Get out the vote
||The examples and perspective in this article may not represent a worldwide view of the subject. (December 2010)|
|Part of the Politics series|
"Get out the vote" (or "getting out the vote"; GOTV) are terms used to describe two categories of political activity, both aimed at increasing the number of votes cast in one or more elections. In countries that do not have mandatory voting, voter turnout can be low, sometimes even below half of eligible voter pool. Campaigns typically attempt to register voters, then get them to vote, either by absentee ballot, early voting or election day voting.
In contexts of the efforts of candidates, party activities and ballot measure campaigns, "get-out-the-vote" or "GOTV" is an adjective indicating having the effect of increasing the number of the campaign's supporters who will vote in the immediately approaching election. (As a noun, "get out the vote" or "GOTV" is shorthand for either "get-out-the-vote activities" or "the previously planned get-out-the-vote portion of our campaign".)
Typically GOTV is distinct phase of the overall campaign. Tactics used during GOTV often include: telephoning or sending personalized audio messages to known supporters on the days leading up to an election (or on election day itself), providing transport to and from polling stations for supporters, and canvassing known supporters. Canvassing for the purpose of Voter identification usually ceases when GOTV begins.
Other GOTV activities include literature drops early on election day or the evening before and an active tracking of eligible voters who have already voted.
The importance of get out the vote efforts increases as the total percentage of the population voting decreases. For instance, with only two-thirds of the population voting in a Canadian election it is often easier and more cost effective to ensure that a hundred supporters show up on polling day than it is to convince a hundred voters to switch support from one party to the other. This situation often leads to polarized electoral politics. A 90% turnout from a party's radical base is often better than a 50 percent turnout from both radical and moderate supporters.
GOTV can also be important in high turn-out elections when the margin of victory is expected to be close.
In nonpartisan contexts, "Get out the vote" is a slogan used by organizations, such as the League of Women Voters, Rock the Vote, Voter Participation Center and Long Distance Voter, motivated by the belief that failure of any eligible voter to vote in any election entails a loss to society. This is an example of issue advocacy. The issue is getting people to vote, and the group is nonpartisan provided they are not directing people how to vote.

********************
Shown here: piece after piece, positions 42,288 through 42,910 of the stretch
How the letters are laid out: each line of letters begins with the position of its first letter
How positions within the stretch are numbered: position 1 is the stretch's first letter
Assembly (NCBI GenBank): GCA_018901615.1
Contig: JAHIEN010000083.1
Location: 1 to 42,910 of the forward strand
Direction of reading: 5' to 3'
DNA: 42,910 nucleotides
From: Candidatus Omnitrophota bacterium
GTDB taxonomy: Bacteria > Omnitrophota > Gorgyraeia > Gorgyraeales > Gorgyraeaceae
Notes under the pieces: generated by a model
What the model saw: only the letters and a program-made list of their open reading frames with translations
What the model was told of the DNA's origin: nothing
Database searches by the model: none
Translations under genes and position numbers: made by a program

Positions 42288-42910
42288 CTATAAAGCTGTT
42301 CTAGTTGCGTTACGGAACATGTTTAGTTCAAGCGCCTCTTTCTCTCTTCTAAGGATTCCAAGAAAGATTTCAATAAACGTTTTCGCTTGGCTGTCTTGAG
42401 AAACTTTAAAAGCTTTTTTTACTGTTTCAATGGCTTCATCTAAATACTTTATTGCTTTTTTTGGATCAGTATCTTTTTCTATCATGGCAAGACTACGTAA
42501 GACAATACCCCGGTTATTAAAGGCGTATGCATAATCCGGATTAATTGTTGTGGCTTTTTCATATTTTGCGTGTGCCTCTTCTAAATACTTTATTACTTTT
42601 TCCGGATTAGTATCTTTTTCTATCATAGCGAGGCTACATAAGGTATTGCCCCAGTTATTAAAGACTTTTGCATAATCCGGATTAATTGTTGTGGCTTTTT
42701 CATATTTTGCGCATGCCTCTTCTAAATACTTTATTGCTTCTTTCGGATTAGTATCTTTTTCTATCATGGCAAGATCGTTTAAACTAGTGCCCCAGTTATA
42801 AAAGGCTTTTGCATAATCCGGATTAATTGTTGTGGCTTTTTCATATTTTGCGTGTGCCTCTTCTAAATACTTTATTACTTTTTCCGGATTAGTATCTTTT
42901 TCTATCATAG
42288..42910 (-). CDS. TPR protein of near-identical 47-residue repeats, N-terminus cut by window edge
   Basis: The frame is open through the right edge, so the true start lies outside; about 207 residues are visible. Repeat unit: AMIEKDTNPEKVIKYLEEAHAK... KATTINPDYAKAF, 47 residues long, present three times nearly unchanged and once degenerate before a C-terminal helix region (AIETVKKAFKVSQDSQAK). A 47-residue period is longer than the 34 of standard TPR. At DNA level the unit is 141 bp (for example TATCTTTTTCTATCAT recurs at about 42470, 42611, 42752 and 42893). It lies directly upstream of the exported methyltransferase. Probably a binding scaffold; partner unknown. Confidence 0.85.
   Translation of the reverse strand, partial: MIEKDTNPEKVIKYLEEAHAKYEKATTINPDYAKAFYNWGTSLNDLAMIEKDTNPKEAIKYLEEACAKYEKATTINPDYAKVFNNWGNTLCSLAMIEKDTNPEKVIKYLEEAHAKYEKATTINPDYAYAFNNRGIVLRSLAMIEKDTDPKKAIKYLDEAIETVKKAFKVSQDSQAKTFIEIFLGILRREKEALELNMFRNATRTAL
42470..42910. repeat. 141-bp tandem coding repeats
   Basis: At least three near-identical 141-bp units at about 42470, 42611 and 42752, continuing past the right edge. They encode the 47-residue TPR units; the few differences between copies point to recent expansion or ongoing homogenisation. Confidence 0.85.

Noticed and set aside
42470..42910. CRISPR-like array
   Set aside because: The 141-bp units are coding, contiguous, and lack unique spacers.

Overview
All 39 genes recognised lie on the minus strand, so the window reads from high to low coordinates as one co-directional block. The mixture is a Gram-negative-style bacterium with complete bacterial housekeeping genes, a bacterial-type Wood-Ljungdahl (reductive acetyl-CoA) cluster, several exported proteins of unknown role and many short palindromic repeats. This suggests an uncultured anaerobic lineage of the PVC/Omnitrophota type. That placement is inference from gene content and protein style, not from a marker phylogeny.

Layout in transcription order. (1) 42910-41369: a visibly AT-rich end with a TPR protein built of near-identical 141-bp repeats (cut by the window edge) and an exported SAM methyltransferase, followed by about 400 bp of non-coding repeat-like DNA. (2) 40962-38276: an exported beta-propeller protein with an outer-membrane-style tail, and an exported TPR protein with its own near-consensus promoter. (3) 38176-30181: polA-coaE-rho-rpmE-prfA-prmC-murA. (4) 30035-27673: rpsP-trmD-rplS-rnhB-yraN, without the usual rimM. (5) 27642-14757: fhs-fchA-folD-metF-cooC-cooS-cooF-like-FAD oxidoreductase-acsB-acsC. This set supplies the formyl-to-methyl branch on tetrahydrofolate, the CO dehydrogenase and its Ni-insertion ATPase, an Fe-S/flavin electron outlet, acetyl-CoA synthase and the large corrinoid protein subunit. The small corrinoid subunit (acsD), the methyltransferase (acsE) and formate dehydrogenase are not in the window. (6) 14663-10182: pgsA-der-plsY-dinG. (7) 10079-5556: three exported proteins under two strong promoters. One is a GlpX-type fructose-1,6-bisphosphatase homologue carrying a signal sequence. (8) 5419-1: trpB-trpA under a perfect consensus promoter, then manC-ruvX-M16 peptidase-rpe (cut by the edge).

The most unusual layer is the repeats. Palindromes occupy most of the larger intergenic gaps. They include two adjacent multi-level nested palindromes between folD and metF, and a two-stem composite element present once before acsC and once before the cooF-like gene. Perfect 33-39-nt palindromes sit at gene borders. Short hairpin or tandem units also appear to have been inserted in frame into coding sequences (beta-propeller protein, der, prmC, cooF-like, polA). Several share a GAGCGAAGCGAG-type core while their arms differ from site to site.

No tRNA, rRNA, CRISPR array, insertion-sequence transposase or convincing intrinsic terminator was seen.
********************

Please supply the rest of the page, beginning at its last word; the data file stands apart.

To remain nonpartisan groups like these cannot distribute literature about candidates or causes when signing up voters. They also cannot focus their efforts on one type of possible voter that is most likely to agree with their own personal views.
The traditional GOTV method used in the UK is the Reading system, developed by the Reading Constituency Labour Party and its MP Ian Mikardo for the 1945 general election. Once canvassing was performed to identify likely Labour voters, these were compiled onto 'Reading pads' or 'Mikardo sheets' featuring the names and addresses of supporters and pasted onto a large table or plank of wood. On election day these lists, with identical copies underneath, were torn off and given to GOTV campaigners. Lists of this type are sometimes referred to as Shuttleworths.
At each polling station, tellers for each party will collect the unique poll numbers of voters from their polling cards. These numbers are regularly collected from the polling stations and collated in a campaign headquarters, often referred to in the UK as committee rooms. 'Promised voters' who have already voted are then crossed off the list of voters canvassed as supporting Labour. This enables campaigners to then focus more efficiently on the remainder of their supporters who have not voted. Computerisation has heralded further increases in efficiency, but nearly all subsequent methodologies can be traced back in some form to the Reading system.
Negative campaigning and voter suppression
The terminology reflects a distinction of GOTV from the complementary strategy of suppressing turnout among likely opposition voters. Political consultants are reputed to privately advise some candidates to "go negative" (attack an opponent), without any intent to sway voters toward them: this plan is to instead increase the number of eligible voters who fail to vote, because their tendency to believe "politics is inherently corrupt" has so recently been reinforced. Such turnout suppression can be advantageous where any combination of three conditions apply:
- The negative campaigning is targeted (by direct mail, telephone "push polls," or the like) on likely opposing voters, reducing the collateral damage to supporters' morale.
- The side going negative has an advantage in its supporters being steadier voters than those of its opponent.
- The side going negative has an advantage in doing effective GOTV, so that its campaign workers can get a GOTV "antidote" to more supporters "poisoned" by the negative campaign, than the opposing campaign can of their own supporters.
- Canvassing, an integral precursor to a GOTV operation.
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- Last updated June 23, 2010 Share Email Print (2010-06-23). "Absentee Voting Made Easy". LongDistanceVoter.org. Retrieved 2010-06-29.
- How to Win an Election, Paul Richards, Second Edition, p. 88